Awesome Advice for Landing Your First Post-College Job Resources

All across the land, college seniors are getting ready to throw their caps into the air and hurl themselves into the workforce. It’s hard out there for everyone, and since grads lack experience, they face a unique set of challenges, but as Hannah Morgan writes in a U.S. News & World Report post titled “9 Tips for College Seniors Looking for That First Job,” there are strategies grads can use to boost their chances of getting hired.

The first couple tips are no-brainers. First up: Make use of your school’s career center. These can be excellent resources, as many have job boards that can be accessed remotely. On a similar note, Morgan’s second tip is to use multiple job boards. Companies can’t post their openings everywhere, and savvy jobseekers search strategically, targeting boards that tend to focus on the industries they’re looking to break into.

Third on Morgan’s list: Consider temp work. It’s a great way to gain experience and possibly make initial contact with companies you’re looking to work for. Also, many agencies offer temp-to-hire positions.

In addition to temp work, Morgan says, volunteering can be a great idea. You’ll gain experience and make all kinds of new contacts, and you might even be able to find opportunities at organizations somehow related to your field.

Morgan’s next two tips have to do with networking. First: “Get out of the house.” While applying for jobs is important, most people get hired because of personal connections, so it pays to join professional organizations, attend meet-ups, and engage in other activities likely to put you in touch with folks in your prospective line of work. Another option is asking your parents’ friends for help. Who knows — some might know about internship or job opportunities. Morgan advises grads to do the asking themselves rather than have mom or dad reach out. It makes you seem more mature.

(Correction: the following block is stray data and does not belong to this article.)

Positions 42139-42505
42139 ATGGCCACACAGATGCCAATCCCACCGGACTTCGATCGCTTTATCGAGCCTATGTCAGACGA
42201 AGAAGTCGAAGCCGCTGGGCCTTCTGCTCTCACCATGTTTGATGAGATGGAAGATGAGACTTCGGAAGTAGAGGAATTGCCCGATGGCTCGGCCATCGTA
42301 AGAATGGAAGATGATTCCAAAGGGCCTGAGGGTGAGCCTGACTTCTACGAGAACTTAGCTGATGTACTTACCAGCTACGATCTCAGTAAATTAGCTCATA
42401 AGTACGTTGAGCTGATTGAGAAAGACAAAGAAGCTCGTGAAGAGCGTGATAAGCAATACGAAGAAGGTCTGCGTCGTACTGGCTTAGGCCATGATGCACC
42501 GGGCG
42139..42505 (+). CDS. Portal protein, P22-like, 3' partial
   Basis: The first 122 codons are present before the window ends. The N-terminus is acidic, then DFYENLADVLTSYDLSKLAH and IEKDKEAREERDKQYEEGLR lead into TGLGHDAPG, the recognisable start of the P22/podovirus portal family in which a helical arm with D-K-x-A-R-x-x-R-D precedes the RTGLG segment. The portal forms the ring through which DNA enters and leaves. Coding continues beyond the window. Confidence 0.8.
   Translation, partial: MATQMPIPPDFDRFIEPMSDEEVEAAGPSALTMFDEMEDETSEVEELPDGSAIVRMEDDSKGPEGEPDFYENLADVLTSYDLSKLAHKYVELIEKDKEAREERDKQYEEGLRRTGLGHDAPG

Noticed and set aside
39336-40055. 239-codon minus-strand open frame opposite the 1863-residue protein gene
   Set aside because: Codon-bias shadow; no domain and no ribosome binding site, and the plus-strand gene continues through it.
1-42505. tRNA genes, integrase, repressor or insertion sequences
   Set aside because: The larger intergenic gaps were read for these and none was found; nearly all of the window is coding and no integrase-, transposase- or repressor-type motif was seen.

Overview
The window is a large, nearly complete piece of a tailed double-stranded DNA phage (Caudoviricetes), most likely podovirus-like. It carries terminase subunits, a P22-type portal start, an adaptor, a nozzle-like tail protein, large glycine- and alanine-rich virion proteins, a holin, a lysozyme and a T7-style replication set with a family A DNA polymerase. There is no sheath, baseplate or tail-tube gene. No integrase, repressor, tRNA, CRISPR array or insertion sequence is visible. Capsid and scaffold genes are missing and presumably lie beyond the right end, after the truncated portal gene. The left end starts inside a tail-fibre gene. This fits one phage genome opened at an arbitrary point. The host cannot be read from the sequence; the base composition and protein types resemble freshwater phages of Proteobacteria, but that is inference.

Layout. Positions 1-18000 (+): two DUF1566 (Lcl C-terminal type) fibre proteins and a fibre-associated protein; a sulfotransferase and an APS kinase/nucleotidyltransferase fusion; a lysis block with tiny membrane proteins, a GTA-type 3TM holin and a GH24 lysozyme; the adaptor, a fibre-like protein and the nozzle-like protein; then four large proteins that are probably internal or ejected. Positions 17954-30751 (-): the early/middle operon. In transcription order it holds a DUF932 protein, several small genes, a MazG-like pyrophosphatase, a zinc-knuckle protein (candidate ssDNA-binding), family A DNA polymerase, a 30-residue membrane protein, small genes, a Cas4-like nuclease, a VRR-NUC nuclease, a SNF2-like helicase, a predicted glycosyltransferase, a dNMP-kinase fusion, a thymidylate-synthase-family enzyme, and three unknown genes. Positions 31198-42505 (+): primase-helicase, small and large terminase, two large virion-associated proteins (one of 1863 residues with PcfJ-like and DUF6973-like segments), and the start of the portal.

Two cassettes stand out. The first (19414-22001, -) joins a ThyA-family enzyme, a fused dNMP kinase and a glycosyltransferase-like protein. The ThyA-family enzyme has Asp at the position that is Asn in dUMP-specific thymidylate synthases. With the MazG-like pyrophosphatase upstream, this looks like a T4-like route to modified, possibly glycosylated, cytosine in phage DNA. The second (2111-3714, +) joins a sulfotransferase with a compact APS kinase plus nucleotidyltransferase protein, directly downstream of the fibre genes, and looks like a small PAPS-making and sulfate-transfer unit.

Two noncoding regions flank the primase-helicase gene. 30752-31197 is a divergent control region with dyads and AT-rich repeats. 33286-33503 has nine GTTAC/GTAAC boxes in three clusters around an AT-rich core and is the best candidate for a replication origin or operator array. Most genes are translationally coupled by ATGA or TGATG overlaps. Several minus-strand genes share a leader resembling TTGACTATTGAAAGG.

While you’re waiting around to hear back from companies you’ve queried and family friends you’ve hit up for help, assess your online presence. Or, as Morgan puts it, “clean up your online dirt.” Make sure your social-media privacy settings are properly set, and make an effort to present yourself in a professional manner. After all, nothing on the Internet is really private.

As you tackle tips one through seven, you might start hearing about college buddies finding jobs. Rather than get jealous, follow tip No. 8 and ask them about potential opportunities at their companies. Many firms have hiring incentives, and even if your efforts to keep connected with schoolmates doesn’t lead to specific job offers, they’ll help you build your LinkedIn network, which should include everyone from old bosses to your college professors. Also: those family friends you’ve reached out to for assistance.

Lastly, Morgan cautions against holding out for just the right opportunity. As she says, “any job is better than no job at all,” as work provides stability in your day, helps you meet people and build new skills, and puts a little money in your wallet. Plus, you’ll look more attractive to potential employers if you’re being productive and not simply sending out resumes all day.

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